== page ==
Give a Dog a Loving Home for Christmas by Loretta Baughan
Christmas is an ideal time to bring a new puppy or dog into the home. With the kids home on Christmas break, there's time to bond with the newest member of the family and help him settle in to his new life.
Many purebred breeders have puppies or older dogs available at this time of the year. But if you're not looking for a particular breed of dog or one for a specific purpose, your local animal shelter just may have one to suit your needs. Either way, what better time to give the gift of a loving home to a dog?
The addition of a dog to your home should not, however, be a spur of the moment decision. Spend some time learning about the various breeds of dog that interest you and understand their particular needs so you can select one that will fit your family's lifestyle. Some questions to consider:
- What type of temperament can be expected of the breed, in general?
- What's the energy level of the dog?
- Does it require room to run or is it suited to life in a home?
- How large will it become, full grown?
- Does its coat require regular grooming?
- What health concerns are common to the breed?
"In the case of donations to the Humane Society of the United States (HSUS), despite advertising to the contrary, money that they receive is siphoned off to pay six-figure salaries for their wealthy leaders, spent to perpetuate their deceptive fund raising scheme, and is used to line the pockets of slick telemarketers, lobbyists and politicians."
If you're thinking of an older dog or one from an animal shelter, be sure to ask:
- What is the dog's history?
- Does it get along well with other dogs?
- Is it people-friendly?
- Does it like children?
- What is the dog's temperament?
- Is there any history of aggression?
- Does it understand basic obedience commands?
- Is it healthy and current on immunizations?
Although Christmas is a wonderful time to add a dog to your family, Christmas morning might not be the best time to do so because of the chaos, which can be overwhelming for a new dog of any age. You may want to consider bringing the new dog home a few days before Christmas, so he can settle in before the excitement of Christmas - or, if it is to be a surprise, consider wrapping up the dog dish, leash, crate and food for the kids or spouse to open on Christmas, and arrange to pick up the dog during the next several days.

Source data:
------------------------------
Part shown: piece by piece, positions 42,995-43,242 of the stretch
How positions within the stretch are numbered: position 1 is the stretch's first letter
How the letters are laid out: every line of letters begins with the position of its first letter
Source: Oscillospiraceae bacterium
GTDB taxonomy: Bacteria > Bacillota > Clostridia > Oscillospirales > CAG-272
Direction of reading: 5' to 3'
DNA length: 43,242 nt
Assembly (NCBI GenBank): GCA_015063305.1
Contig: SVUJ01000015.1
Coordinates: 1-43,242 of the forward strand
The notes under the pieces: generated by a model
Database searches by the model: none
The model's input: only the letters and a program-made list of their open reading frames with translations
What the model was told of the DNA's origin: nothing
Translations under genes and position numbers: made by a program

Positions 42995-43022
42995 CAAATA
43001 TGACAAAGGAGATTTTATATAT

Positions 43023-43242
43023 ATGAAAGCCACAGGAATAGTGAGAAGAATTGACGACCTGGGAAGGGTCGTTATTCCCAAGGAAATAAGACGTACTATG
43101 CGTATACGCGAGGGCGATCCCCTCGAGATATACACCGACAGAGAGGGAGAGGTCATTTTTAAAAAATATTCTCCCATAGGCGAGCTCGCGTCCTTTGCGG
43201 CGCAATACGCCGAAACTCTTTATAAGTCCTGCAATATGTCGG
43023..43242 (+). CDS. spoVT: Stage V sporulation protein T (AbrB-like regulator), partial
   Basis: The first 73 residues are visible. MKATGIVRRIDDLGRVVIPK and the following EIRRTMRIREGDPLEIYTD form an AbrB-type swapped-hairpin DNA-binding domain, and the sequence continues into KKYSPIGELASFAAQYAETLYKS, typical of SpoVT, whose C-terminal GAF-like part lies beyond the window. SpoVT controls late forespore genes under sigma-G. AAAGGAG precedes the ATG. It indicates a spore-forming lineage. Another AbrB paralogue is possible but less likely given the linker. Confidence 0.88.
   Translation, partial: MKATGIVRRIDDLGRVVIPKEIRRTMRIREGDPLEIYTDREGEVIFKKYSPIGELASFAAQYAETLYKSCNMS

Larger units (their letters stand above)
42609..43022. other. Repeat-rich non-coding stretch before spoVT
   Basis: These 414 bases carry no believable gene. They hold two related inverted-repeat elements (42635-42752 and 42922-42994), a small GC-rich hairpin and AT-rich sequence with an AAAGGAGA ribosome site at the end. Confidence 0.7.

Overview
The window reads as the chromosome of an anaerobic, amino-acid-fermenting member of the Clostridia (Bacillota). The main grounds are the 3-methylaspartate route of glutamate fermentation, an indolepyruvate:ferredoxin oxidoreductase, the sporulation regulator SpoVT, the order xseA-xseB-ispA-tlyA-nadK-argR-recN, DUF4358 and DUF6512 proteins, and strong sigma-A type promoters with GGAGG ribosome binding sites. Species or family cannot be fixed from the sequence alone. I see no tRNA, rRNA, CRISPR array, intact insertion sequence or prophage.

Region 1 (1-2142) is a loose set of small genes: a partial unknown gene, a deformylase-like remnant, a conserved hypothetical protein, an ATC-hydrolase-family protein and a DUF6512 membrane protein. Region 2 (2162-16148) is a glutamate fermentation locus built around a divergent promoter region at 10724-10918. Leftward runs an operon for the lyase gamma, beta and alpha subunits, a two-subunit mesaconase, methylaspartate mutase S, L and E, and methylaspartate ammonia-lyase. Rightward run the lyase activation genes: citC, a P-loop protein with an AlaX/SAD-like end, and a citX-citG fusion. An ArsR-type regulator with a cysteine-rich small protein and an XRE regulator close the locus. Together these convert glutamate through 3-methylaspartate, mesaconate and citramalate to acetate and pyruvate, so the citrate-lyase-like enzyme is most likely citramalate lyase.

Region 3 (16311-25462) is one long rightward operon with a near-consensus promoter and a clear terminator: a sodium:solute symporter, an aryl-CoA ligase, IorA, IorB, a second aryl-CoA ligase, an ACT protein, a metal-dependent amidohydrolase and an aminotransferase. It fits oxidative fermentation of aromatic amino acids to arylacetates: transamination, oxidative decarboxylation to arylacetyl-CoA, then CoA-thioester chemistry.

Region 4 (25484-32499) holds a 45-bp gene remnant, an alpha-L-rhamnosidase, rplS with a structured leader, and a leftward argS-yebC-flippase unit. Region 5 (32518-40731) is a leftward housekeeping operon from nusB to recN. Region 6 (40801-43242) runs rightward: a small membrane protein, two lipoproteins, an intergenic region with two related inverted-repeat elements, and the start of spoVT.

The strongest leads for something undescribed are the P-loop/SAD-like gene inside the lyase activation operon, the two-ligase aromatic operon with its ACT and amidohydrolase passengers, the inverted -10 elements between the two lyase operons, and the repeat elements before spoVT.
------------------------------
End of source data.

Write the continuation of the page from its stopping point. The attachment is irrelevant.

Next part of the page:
It is not a good idea to try to surprise someone else, outside of your immediate family living in your home, with a gift of a pet for many reasons. They may want a different breed, have a desire for a particular color or bloodline, may prefer a cat, canary or goldfish and may not even want a dog. When giving a pet to someone else, you may be putting it at risk of being in a home that just isn't a good fit, and ending up in a shelter. The decision to add a dog to a family is a personal one that is best left in the hands of the individual who will ultimately be responsible for its care and well-being. That said, if you do know for a fact that the person wants a dog, consider giving them the dog accessories - or even cash - so they can choose a pet that will be a good fit for their personality and needs.
Many small breeders and animal shelters will not sell a puppy or dog to someone without first having the opportunity to interview the prospective new owner. Their concern is rightly for the best interests of the dog and that it only goes to a home where it will have a good life.
Another gift to consider for the animal lover on your list is a donation, given in their name, to the local animal shelter or breed rescue group. These small organizations are desperately under funded and a donation of any size can benefit many homeless pets. Just remember, give locally, never donate to any national animal group.
In the case of donations to the Humane Society of the United States (HSUS), despite advertising to the contrary, money that they receive is siphoned off to pay six-figure salaries for their wealthy leaders, spent to perpetuate their deceptive fund raising scheme, and is used to line the pockets of slick telemarketers, lobbyists and politicians. Less than 4% ends up "helping" any animals at all (1). Money given to HSUS does NOT get distributed to local humane societies or animal shelters, as most people assume. The same is true for People for the Ethical Treatment of Animals (PETA). According to official documents filed with the state of Virginia, PETA kills over 97% of the animals that come through their doors (2) and the USDA has listed PETA as a domestic terrorist organization (3).
So remember and spread the word... "When you donate to HSUS or PETA, a shelter dog dies". Instead, donate directly to your local animal shelter and truly help animals. Christmas is a great time to give a dog a loving home. As an American, it's your right to choose whether that new dog is mixed breed or purebred and whether it is bought from a shelter, rescue group, your neighbor down the road or a breeder.
1 - The Center for Consumer Freedom, 7 Things You Didn’t Know About HSUS (The Humane Society of the United States)
2 - Virginia Department of Agriculture and Consumer Services, People for the Ethical Treatment of Animals 2006 animal report
3 - United States Department of Agriculture (USDA) Aphis Facility Security Profile page 4, section B "Terrorist Threat" and section C "Greatest Threat or Danger".
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Thank you for your consideration and respect.
Loretta Baughan is the founder, editor and publisher of Spaniel Journal. She is an award winning professional photographer, webdesigner, owner of
Autumnskye, LLC. Loretta is a member of the Dog Federation of Wisconsin and is active in legislative issues involving animals. She resides in northern Wisconsin, with her husband, Steve, and their three children.